Global maps of climate change impacts on the favourability for human habitation and economic activity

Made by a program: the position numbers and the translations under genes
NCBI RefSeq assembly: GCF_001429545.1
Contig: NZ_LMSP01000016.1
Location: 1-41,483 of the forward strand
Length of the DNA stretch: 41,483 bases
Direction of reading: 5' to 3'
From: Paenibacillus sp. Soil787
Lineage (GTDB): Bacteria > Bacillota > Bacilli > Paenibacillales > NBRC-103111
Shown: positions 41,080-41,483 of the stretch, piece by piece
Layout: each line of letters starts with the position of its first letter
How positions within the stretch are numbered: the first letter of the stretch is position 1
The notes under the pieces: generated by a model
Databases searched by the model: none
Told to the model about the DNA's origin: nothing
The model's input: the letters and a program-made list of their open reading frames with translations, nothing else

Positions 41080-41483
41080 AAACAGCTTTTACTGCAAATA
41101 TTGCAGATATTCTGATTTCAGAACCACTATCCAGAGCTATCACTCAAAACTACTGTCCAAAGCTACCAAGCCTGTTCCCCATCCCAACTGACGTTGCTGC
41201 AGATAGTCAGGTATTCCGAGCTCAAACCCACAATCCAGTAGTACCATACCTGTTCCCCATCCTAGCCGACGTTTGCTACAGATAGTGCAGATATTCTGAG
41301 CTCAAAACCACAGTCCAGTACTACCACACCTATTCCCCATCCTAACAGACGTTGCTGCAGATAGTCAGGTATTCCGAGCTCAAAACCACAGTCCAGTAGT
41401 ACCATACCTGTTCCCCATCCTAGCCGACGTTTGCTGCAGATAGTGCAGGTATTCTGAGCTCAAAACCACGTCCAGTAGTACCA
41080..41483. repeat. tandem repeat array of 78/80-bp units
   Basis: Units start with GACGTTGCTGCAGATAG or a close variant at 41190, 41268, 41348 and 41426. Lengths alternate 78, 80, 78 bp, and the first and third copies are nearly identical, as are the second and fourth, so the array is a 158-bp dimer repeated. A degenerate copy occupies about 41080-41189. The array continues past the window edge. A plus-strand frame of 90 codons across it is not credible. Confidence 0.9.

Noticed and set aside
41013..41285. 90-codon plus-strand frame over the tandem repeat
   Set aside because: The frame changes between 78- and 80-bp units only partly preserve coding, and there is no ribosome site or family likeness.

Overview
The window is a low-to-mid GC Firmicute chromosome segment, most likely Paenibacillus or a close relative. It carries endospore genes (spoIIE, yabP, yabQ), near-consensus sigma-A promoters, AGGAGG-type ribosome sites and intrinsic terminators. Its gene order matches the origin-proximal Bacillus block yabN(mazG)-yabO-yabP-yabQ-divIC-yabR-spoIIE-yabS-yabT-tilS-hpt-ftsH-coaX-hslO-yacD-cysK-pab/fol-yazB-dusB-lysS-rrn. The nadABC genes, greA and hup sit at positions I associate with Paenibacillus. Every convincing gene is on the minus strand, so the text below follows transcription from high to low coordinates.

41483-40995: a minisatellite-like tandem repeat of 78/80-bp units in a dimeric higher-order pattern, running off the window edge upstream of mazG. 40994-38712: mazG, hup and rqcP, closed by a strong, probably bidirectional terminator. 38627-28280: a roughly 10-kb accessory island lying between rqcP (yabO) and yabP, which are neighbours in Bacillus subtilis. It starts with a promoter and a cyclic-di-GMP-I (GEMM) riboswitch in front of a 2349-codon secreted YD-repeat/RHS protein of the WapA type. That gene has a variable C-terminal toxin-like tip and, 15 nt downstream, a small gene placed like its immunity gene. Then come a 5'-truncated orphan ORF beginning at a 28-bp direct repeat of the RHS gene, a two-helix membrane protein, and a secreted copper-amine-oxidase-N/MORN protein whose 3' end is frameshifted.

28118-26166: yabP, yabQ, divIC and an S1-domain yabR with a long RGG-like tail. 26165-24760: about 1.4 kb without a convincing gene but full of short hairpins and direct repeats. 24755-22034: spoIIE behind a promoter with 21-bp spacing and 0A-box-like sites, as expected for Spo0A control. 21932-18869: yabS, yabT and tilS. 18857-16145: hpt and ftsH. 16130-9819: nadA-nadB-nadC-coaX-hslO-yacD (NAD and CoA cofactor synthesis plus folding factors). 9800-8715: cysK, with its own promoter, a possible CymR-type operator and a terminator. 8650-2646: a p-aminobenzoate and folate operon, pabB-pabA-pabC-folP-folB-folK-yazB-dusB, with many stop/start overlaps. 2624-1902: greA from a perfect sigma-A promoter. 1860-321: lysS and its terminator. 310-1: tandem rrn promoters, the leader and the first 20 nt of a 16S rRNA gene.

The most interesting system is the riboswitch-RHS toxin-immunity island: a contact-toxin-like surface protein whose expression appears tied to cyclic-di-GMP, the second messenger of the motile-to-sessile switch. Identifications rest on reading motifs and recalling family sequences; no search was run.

This paper analyzes the statistical relationship between climatic factors and the global distribution of population and economic activity. Building on this analysis, a new method is developed for assessing geographically explicit impacts of climate change on the suitability of regions for human habitation and economic activity. This method combines information about differences in the conditional distributions of population density and economic activity across climate categories with climate change projections from an ensemble of general circulation models. In contrast to other cross-sectional analyses of the economic impacts of climate change, the method applied here does not require specific assumptions about the functional form of the relationship between climatic and non-climatic factors on the one hand, and population density and economic activity on the other. The results indicate that climate change will improve the habitability of some scarcely populated regions, in particular in Canada, Scandinavia, Russia, Mongolia, northern China, Tibet, and parts of Central Asia, but it will impair the habitability of many densely populated regions in the eastern USA, southern Europe, northern and southern Africa, eastern China, and parts of Australia. Most parts of India, South-East Asia and Oceania, Central America and northern South America, the Sahara and the Sahel are projected to experience climatic conditions during this century that have no geographical analogue in the present climate. Hence, a large majority of the world’s population is living in regions whose habitability is either projected to decrease or that are projected to experience globally unprecedented climate conditions within this century under a business-as-usual emissions scenario.
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